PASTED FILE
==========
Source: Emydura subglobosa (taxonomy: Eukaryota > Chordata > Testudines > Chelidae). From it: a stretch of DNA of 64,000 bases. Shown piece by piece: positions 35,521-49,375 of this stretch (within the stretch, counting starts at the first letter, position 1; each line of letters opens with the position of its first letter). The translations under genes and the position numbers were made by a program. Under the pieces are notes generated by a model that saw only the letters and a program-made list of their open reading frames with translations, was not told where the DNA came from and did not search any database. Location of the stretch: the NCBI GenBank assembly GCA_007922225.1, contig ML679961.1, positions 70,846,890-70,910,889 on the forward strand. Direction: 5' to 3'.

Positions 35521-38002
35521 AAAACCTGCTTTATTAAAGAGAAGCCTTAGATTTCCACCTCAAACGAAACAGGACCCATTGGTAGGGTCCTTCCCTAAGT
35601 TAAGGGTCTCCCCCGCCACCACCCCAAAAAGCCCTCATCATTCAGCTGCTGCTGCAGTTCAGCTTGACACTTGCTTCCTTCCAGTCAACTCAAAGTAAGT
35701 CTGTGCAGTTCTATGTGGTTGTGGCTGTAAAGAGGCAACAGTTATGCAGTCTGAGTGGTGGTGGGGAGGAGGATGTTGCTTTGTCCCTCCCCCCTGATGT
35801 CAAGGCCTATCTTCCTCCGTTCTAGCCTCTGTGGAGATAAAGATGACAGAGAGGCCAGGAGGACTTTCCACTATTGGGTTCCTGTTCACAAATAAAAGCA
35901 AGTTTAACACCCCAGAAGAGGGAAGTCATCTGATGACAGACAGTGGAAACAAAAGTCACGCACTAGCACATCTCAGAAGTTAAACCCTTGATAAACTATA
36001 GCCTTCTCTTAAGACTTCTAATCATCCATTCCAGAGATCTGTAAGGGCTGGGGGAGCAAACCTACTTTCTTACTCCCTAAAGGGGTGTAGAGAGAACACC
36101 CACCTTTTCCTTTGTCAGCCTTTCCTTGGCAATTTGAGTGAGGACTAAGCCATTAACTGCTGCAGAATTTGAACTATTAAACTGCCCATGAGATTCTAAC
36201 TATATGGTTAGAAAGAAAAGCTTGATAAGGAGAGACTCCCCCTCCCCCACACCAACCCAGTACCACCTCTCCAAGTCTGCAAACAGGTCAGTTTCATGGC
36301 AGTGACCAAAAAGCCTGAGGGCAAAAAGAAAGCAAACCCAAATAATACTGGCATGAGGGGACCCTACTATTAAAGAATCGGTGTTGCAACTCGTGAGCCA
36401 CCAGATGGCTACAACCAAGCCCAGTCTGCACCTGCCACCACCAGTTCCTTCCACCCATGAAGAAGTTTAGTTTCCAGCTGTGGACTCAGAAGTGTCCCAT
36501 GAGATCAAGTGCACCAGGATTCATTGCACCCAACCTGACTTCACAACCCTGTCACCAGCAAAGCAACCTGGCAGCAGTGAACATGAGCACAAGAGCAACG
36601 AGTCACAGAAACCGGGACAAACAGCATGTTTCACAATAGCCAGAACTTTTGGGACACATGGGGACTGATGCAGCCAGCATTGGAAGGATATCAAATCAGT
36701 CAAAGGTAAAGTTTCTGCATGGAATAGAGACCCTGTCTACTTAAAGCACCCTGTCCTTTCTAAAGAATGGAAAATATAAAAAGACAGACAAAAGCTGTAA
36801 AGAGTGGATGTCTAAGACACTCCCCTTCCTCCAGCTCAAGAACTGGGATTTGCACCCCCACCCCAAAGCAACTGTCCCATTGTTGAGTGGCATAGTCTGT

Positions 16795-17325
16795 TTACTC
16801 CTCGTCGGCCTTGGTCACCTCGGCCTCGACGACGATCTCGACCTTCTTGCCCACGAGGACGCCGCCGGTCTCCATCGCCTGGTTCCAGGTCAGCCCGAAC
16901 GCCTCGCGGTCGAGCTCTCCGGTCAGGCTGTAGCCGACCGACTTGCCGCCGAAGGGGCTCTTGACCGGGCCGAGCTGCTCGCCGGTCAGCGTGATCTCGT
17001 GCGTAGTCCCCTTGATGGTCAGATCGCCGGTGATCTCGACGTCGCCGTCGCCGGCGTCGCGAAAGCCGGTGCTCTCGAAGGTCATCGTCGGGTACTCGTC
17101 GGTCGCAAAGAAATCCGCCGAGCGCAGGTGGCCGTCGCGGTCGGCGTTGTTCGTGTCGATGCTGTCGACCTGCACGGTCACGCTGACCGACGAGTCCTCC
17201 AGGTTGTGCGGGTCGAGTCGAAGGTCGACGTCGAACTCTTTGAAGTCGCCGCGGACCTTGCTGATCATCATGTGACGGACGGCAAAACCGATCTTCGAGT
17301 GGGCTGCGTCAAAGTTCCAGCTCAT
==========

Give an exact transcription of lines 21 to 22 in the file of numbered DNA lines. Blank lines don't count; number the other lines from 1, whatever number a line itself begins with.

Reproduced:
17001 GCGTAGTCCCCTTGATGGTCAGATCGCCGGTGATCTCGACGTCGCCGTCGCCGGCGTCGCGAAAGCCGGTGCTCTCGAAGGTCATCGTCGGGTACTCGTC
17101 GGTCGCAAAGAAATCCGCCGAGCGCAGGTGGCCGTCGCGGTCGGCGTTGTTCGTGTCGATGCTGTCGACCTGCACGGTCACGCTGACCGACGAGTCCTCC